However, lipofuscin is also fluorescent and the fact that you can’t see glowing zombies in the graveyards mean that it’s properly broken down by something else.
And that something else are bacteria and microbes.
LysoSENS proposes taking enzymes out of them and adding them to the lysosome. So that it can properly deal with all the intracellular junk inside us.
Key Lessons from “Ending Aging”
1. Senescence, Negligible Senescence and Immortality
2. Prevention and Medication Won’t Work – We Need to Press the Reset Button
3. Let’s try de Grey’s Seven-Step SENS Program on Mice First
Senescence, Negligible Senescence and Immortality
Senescence is how scientists call the process of cellular aging, which is the reason why we get old and die. You can understand how it works if you’ve ever copied a copy from a copy of an original. Understandably, your replica is much less readable and aesthetically pleasing when compared to the original.
Now think of doing this 40 to 60 times. You’ll end up with an extremely muddled piece of paper.
Well, that’s what happens with your cells. Fortunately, when the information inside them may become unreadable, there’s one part of them – the telomere – which says “it’s closing time.” Unfortunately, this also means that you are unable to rejuvenate anymore.
However, turtles and some fish seem to have cells which reproduce without such losses of information for hundreds of years. And one specific type of jellyfish is basically immortal – because its old cells produce young cells, which, once again, produce old cells. Ad infinitum!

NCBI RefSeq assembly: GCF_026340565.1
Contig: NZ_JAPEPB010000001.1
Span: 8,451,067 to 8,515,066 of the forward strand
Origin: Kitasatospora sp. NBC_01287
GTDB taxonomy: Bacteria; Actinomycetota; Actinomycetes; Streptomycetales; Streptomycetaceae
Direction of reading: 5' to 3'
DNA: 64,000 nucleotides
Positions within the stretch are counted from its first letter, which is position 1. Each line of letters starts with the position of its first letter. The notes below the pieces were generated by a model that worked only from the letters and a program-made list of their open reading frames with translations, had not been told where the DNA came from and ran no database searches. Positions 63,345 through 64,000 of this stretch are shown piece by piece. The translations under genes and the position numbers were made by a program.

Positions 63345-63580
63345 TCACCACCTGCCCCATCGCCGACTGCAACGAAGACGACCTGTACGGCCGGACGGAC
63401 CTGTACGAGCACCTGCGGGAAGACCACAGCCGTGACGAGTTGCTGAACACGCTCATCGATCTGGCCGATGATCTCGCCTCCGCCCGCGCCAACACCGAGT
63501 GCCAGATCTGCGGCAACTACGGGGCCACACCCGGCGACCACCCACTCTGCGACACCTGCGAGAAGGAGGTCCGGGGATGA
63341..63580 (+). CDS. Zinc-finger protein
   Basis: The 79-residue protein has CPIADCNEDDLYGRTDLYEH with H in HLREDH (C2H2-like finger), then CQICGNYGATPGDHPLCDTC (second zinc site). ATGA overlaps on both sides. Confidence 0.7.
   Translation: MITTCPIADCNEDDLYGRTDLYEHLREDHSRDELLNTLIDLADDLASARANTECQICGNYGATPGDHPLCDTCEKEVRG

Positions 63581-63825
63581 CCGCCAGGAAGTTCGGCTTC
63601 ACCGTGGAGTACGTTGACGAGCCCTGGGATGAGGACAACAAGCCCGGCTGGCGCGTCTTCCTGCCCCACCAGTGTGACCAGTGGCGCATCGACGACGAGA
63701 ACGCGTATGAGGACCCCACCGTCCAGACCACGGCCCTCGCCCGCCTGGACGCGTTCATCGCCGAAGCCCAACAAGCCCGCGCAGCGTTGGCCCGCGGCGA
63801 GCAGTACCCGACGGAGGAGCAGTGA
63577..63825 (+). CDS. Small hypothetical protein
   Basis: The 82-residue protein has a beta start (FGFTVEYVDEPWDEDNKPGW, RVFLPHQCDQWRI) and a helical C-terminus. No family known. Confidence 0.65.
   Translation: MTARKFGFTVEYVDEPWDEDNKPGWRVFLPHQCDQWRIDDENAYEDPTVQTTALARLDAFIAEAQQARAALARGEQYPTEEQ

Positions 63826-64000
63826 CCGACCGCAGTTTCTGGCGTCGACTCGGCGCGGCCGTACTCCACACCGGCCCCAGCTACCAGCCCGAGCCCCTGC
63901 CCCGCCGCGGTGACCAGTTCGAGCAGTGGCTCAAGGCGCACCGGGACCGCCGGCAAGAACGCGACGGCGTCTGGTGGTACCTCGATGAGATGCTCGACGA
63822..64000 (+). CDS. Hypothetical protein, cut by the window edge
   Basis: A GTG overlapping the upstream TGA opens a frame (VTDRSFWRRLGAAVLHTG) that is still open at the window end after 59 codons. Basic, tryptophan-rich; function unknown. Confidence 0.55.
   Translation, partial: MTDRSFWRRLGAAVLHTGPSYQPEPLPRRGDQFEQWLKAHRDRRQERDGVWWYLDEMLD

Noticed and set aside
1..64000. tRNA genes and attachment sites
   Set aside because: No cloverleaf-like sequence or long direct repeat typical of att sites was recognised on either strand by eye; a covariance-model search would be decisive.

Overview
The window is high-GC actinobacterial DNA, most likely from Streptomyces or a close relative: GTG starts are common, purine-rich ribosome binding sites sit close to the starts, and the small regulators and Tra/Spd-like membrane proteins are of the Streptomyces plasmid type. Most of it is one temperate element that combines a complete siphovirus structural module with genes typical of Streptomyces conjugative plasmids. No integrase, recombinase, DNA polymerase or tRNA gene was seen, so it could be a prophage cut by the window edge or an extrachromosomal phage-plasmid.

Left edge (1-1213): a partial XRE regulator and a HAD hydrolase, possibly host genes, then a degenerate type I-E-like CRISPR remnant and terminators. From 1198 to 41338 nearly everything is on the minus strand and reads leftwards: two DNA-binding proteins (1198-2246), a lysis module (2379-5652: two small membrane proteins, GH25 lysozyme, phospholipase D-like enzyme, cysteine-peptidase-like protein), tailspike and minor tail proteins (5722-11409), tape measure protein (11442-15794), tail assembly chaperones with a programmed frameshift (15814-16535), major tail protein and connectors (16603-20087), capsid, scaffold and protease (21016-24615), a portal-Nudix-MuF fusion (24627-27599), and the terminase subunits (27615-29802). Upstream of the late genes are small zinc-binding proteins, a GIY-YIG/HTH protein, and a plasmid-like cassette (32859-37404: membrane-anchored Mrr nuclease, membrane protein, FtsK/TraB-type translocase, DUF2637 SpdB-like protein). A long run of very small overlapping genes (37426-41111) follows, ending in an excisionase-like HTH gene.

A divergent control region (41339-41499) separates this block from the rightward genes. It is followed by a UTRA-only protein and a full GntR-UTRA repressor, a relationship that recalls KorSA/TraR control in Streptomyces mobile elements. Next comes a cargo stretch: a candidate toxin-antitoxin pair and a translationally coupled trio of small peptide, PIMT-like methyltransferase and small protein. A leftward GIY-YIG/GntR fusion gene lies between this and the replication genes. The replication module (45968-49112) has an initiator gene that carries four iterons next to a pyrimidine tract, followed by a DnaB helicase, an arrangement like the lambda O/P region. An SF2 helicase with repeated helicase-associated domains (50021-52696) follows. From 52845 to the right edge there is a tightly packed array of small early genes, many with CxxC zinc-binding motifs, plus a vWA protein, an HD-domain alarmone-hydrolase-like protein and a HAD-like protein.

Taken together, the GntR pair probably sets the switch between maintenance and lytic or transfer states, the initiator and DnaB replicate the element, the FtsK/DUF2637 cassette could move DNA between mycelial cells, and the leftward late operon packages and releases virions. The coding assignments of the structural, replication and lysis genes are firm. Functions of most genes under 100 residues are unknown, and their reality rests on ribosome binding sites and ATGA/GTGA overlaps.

A real-life – and never-ending – Benjamin Button!
Prevention and Medication Won’t Work – We Need to Press the Reset Button
Aubrey de Grey says that we should learn a lesson from this jellyfish. Namely, that preventing aging won’t work – just as medications won’t work either.
What will – and what our research should focus on – is resetting the cell structure. It’s not only the only possible option to end aging; it’s also the more appealing one.
Because this way, we’re not finding a cure against death; but, instead, the fountain of eternal youth!
Let’s try de Grey’s Seven-Step SENS Program on Mice First
Now, Aubrey de Grey has identified seven ways we age. And, accordingly, has developed seven different strategies how to fight them.
OncoSENS focuses on lengthening telomeres to stop changes in the nuclear DNA; MitoSENS on backing up the mitochondrial DNA in the cell’s nucleus to protect it better; LysoSENS on injecting enzymes from bacteria in our lysosomes so we can break down intracellular junk more completely.